The thesis consists of four articles and this summarizing part. All parts have focused on bringing some insights into how to design a didactical situation including dynamic software (GeoGebra) to support students’ mathematical problem solving and creative reasoning as means for learning. The four included articles are:
I. Granberg, C., & Olsson, J. (2015). ICT-supported problem solving and collaborative creative reasoning: Exploring linear functions using dynamic mathematics software. The Journal of Mathematical Behavior, 37, 48-62.
II. Olsson, J. (2017). The Contribution of Reasoning to the Utilization of Feedback from Software When Solving Mathematical Problems. International Journal of Science and Mathematics Education, 1-21.
III. Olsson, J. Relations between task design and students’ utilization of GeoGebra. Mathematical Thinking and Learning. (Under review)
IV. Olsson, J., & Granberg, C. Dynamic software, problem solving with or without guidelines, and learning outcome. Technology, Knowledge and Learning. (Under review)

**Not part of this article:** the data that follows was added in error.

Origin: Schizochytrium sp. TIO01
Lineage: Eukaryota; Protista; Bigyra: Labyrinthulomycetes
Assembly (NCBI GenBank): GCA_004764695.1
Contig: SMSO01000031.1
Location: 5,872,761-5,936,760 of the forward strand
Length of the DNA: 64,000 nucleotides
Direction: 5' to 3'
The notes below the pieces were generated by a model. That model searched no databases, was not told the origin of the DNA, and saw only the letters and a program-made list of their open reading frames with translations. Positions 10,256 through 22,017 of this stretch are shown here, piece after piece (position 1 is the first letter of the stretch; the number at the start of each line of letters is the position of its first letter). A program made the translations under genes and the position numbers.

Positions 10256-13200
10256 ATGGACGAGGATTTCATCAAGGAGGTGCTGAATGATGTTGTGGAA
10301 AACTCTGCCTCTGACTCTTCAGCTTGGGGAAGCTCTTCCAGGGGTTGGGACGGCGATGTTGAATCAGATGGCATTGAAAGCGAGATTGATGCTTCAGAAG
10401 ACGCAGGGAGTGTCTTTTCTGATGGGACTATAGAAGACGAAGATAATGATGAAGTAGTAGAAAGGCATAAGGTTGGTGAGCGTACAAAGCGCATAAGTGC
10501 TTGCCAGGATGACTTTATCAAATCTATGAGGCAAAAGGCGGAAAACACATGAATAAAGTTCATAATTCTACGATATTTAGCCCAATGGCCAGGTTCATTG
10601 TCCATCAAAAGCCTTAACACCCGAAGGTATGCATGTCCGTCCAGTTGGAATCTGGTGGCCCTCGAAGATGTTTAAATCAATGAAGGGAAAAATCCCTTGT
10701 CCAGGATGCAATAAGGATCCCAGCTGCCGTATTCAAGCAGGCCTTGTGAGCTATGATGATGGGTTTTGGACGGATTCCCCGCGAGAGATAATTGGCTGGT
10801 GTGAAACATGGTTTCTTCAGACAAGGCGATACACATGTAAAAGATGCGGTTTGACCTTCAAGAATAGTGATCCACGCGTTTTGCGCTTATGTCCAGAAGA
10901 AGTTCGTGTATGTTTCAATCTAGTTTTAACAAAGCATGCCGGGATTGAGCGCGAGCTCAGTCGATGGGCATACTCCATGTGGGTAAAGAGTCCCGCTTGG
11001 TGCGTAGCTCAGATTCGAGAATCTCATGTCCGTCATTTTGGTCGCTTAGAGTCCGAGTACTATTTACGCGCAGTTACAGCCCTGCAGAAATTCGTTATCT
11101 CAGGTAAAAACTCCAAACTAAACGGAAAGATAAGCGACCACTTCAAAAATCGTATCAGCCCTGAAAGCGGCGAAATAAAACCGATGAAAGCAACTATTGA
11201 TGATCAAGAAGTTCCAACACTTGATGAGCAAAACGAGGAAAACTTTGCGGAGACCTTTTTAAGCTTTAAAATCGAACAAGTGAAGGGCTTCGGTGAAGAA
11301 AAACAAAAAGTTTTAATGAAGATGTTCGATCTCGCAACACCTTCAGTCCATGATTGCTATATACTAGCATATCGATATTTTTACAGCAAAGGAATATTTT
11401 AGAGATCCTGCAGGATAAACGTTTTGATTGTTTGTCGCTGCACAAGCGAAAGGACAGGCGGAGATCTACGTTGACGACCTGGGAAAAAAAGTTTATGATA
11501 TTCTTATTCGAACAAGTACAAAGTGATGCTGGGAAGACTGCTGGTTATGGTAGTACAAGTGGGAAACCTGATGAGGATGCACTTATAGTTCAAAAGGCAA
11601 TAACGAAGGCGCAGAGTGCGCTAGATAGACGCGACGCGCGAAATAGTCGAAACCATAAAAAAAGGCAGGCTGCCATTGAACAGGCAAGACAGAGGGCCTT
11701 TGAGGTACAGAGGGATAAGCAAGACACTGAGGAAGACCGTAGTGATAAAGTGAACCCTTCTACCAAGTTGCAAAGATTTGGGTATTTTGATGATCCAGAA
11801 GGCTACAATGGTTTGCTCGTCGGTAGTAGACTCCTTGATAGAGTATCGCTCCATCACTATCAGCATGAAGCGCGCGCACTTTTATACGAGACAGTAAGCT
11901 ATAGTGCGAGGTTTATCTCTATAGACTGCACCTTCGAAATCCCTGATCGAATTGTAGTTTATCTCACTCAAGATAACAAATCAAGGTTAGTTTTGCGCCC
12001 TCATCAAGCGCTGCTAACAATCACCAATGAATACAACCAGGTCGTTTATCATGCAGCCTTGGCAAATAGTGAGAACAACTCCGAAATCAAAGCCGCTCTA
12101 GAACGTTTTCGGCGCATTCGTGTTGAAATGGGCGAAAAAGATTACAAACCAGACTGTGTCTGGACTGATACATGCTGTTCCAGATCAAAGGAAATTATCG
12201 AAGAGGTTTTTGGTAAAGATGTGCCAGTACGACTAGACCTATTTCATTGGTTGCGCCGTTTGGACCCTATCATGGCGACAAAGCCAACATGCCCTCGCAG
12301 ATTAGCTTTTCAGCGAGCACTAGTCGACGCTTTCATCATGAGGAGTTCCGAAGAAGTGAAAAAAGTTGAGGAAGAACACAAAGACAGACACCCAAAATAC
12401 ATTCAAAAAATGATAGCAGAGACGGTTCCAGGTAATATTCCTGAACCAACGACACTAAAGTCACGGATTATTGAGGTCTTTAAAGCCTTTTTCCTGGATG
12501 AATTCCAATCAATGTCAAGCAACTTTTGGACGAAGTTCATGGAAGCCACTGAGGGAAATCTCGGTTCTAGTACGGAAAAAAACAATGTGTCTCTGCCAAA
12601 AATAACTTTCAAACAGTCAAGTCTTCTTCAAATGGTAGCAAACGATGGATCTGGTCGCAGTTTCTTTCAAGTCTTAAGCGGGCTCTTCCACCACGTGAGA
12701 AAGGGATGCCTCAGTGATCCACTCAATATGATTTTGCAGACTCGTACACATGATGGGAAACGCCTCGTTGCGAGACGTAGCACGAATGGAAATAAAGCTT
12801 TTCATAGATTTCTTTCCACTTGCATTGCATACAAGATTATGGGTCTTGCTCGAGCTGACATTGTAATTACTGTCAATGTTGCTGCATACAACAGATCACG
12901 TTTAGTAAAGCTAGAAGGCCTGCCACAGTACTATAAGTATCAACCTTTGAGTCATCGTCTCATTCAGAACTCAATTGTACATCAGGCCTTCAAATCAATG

A common way of teaching mathematics is to provide students with solution methods, for example strategies and algorithms that, if followed correctly, will solve specific tasks. However, questions have been raised whether these teaching methods will support students to develop general mathematical competencies, such as problem solving skills, ability to reason and acquire mathematical knowledge. To merely follow provided methods students might develop strategies of memorizing procedures usable to solve specific tasks rather than drawing general conclusions. If students instead of being provided with algorithms, are given the responsibility to construct solution methods, they may produce arguments for why the method will solve the task. There is research suggesting that if those arguments are based on mathematics they are more likely to develop problem solving and reasoning-skill, and learn the included mathematics better. In such didactic situations, where students construct solutions, it is important that students have instructions and tasks that frame the activity and clarify goals without revealing solution methods. Furthermore, the environment must be responsive. That is, students need to receive responses on their actions. If students have an idea on how to solve (parts of) the given problem they need to test their method and receive feedback to verify or falsify ideas and/or hypotheses. Such activities could be supported by dynamic software. Dynamic software such as GeoGebra provides features that support students to quickly and easily create mathematical objects that GeoGebra will display as visual representations like algebraic expressions and corresponding graphs. These representations are dynamically linked, if anything is changed in one representation the other representations will be altered accordingly, circumstances that could be used to explore and investigate different aspects and relations of these objects. The first three studies included in the thesis investigate in what way GeoGebra supports creative reasoning and collaboration. These studies focus questions about how students apply feedback from GeoGebra to support their reasoning and how students utilize the potentials of GeoGebra to construct solutions during problem solving. The fourth study examine students’ learning outcome from solving tasks by constructing their methods.